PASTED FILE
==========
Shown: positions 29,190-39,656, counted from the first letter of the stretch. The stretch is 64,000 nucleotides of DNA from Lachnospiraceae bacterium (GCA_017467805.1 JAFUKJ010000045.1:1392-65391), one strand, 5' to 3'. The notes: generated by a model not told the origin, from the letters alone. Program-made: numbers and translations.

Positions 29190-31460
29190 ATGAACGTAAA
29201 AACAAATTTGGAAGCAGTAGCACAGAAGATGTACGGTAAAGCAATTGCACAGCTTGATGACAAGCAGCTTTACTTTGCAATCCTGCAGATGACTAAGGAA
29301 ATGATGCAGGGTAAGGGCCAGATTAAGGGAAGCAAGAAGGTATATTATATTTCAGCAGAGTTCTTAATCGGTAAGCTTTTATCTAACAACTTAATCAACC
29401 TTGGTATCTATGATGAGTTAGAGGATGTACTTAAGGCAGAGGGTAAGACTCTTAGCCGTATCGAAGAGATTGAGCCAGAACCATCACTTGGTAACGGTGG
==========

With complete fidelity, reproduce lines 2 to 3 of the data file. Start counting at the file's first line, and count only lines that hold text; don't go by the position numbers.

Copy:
Positions 29190-31460
29190 ATGAACGTAAA